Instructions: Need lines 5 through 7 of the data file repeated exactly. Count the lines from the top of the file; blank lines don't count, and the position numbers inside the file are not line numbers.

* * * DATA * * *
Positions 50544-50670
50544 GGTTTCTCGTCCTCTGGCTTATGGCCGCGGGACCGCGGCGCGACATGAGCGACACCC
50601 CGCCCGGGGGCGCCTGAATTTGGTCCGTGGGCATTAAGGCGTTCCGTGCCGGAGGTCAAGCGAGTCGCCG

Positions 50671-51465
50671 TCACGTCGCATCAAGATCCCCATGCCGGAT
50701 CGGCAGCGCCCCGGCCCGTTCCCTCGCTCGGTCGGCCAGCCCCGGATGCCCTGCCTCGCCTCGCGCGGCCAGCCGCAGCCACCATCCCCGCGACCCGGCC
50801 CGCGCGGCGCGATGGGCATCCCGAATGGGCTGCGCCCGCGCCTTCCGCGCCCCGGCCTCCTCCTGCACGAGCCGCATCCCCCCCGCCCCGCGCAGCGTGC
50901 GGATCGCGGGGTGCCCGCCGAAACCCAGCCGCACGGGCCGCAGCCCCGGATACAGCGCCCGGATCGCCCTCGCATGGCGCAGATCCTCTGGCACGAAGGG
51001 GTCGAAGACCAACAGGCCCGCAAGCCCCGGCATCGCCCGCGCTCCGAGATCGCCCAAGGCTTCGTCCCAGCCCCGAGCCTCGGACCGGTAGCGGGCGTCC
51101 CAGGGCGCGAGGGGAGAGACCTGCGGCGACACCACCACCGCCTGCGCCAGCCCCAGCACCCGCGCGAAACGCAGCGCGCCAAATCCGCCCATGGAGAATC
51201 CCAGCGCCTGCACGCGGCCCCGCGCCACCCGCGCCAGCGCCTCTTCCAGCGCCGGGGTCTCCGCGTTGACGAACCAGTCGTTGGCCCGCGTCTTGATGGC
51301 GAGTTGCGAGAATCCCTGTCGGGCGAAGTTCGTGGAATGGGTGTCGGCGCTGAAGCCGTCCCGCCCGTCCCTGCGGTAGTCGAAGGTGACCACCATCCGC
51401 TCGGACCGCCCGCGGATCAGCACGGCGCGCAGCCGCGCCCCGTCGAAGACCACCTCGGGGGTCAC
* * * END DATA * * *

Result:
50671 TCACGTCGCATCAAGATCCCCATGCCGGAT
50701 CGGCAGCGCCCCGGCCCGTTCCCTCGCTCGGTCGGCCAGCCCCGGATGCCCTGCCTCGCCTCGCGCGGCCAGCCGCAGCCACCATCCCCGCGACCCGGCC
50801 CGCGCGGCGCGATGGGCATCCCGAATGGGCTGCGCCCGCGCCTTCCGCGCCCCGGCCTCCTCCTGCACGAGCCGCATCCCCCCCGCCCCGCGCAGCGTGC